Evidence for molecular differences in prostate cancer between African American and Caucasian men - Beyond the Abstract

In the era of personalized medicine, identifying molecular differences in cancer between different ethnicities is increasingly important. It is known that African American men (AAM) have a higher incidence of prostate cancer and higher mortality from the disease from that observed in Caucasian men (CaM). While socioeconomic factors have been shown to contribute to this disparity, underlying molecular differences in these tumors may play a role as well. In light of new and evolving molecular diagnostic modalities and targeted treatments for prostate cancer, identification of ethnic differences in the molecular classification of this disease is an essential step in the process.

Over the past decade, there have been several new discoveries of specific molecular aberrations occurring in prostate cancer, including recurrent gene fusions involving androgen-regulated genes (i.e., TMPRSS2) and ETS family genes (ERG), PTEN genomic deletion, overexpression of the protein SPINK1 (a low molecular weight trypsin inhibitor), and, more recently, nonsynonymous somatic mutations of SPOP. Prior studies have consistently shown that ERG rearrangement and ERG overexpression are less prevalent in prostate cancer from AAM compared to CaM, but studies investigating the differences in incidence of other molecular aberrations between AAM and CaM are lacking.

In order to assess the differences in frequency of ERG rearrangement, PTEN deletion, SPINK1 overexpression, and SPOP mutations between AAM and CaM, we examined radical prostatectomy (RP) specimens from 105 AAM and 113 CaM, all of whom were treated at a single academic medical center. The pre- and post-operative clinicopathologic characteristics of the two groups were similar. In the dominant tumor nodules from the RP specimens, we evaluated SPINK1 overexpression by immunohistochemistry, ERG rearrangement and PTEN deletion by FISH, and SPOP mutations by Sanger sequencing.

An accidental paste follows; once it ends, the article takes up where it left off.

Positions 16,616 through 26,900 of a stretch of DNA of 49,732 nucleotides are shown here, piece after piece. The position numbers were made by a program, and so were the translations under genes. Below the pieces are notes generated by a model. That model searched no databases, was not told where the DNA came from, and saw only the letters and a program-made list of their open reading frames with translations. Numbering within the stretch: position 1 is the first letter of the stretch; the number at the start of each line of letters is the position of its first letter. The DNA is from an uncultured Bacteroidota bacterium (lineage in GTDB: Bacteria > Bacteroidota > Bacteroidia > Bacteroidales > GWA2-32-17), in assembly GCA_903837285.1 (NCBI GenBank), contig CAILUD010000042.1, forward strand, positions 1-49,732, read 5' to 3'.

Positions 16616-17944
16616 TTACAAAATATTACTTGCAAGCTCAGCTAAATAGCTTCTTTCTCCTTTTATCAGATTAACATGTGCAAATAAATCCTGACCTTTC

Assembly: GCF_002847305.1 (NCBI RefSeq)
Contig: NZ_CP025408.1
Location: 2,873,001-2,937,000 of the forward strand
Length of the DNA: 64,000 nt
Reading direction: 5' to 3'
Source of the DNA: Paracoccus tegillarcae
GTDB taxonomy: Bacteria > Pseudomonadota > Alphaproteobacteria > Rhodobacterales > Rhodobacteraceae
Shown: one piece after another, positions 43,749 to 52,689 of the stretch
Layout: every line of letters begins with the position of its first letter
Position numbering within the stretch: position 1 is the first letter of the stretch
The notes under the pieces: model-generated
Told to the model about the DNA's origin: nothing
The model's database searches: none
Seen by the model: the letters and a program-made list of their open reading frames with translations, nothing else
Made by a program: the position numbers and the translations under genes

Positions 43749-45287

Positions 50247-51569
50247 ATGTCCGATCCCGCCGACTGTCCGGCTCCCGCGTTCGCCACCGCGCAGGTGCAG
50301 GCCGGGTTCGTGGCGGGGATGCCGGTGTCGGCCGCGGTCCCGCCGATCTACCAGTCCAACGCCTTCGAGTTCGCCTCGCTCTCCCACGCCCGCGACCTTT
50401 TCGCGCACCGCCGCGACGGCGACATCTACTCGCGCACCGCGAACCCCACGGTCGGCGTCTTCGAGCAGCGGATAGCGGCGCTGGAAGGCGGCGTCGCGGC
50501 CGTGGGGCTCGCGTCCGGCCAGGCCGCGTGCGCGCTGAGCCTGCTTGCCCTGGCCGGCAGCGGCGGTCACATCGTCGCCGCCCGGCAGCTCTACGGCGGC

ERG rearrangement was present in 48 of 113 tumors (42.5%) in CaM compared with 29 of 105 tumors (27.5%) of AAM (p=0.024). Heterozygous PTEN deletion was observed in 19 of 96 tumors (19.8%) in CaM and 7 of 101 tumors (6.9%) in AAM (p=0.011). SPINK1 overexpression was identified in 9 of 110 tumors (8.2%) in CaM and 25 of 105 tumors (23.4%) in AAM (p=0.002). SPOP mutations were identified in 8 of 78 (10.3%) of tumors in CaM, compared with 4 of 88 (4.5%) tumors in AAM (p=0.230). The difference in prevalence of ERG rearrangement and SPINK1 overexpression remained statistically significant (p=0.018 and p=0.008, respectively) when adjusted for age, body mass index, Gleason score, and pathologic stage, while differences in PTEN deletion and SPOP mutations approached significance (p=0.061 and p=0.087).

Our study is the first to compare all four of these recurrent molecular aberrations in prostate cancer between AAM and CaM. We found that significant differences exist, with SPINK1 overexpression occurring more frequently and ERG rearrangements and PTEN deletions occurring less frequently in AAM. Although in the current study, we did not thoroughly assess the long-term clinical outcomes of these patients, these molecular aberrations have been found in other studies to have prognostic significance and/or diagnostic implications. Further investigation is warranted to ascertain whether any of these molecular differences explain some of the disparity in incidence and mortality in prostate cancer between these two ethnic groups. Ultimately, a better understanding of the ethnic differences in this disease will allow for optimizing screening methods and selecting appropriate treatment plans.

Written by:
Francesca Khani, MD and Brian Robinson, MD
Department of Pathology and Laboratory Medicine, Weill Medical College of Cornell University and New York-Presbyterian Hospital, New York, New York; Department of Urology, Weill Medical College of Cornell University and New York-Presbyterian Hospital, New York, New York.

Abstract: Evidence for Molecular Differences in Prostate Cancer between African American and Caucasian Men


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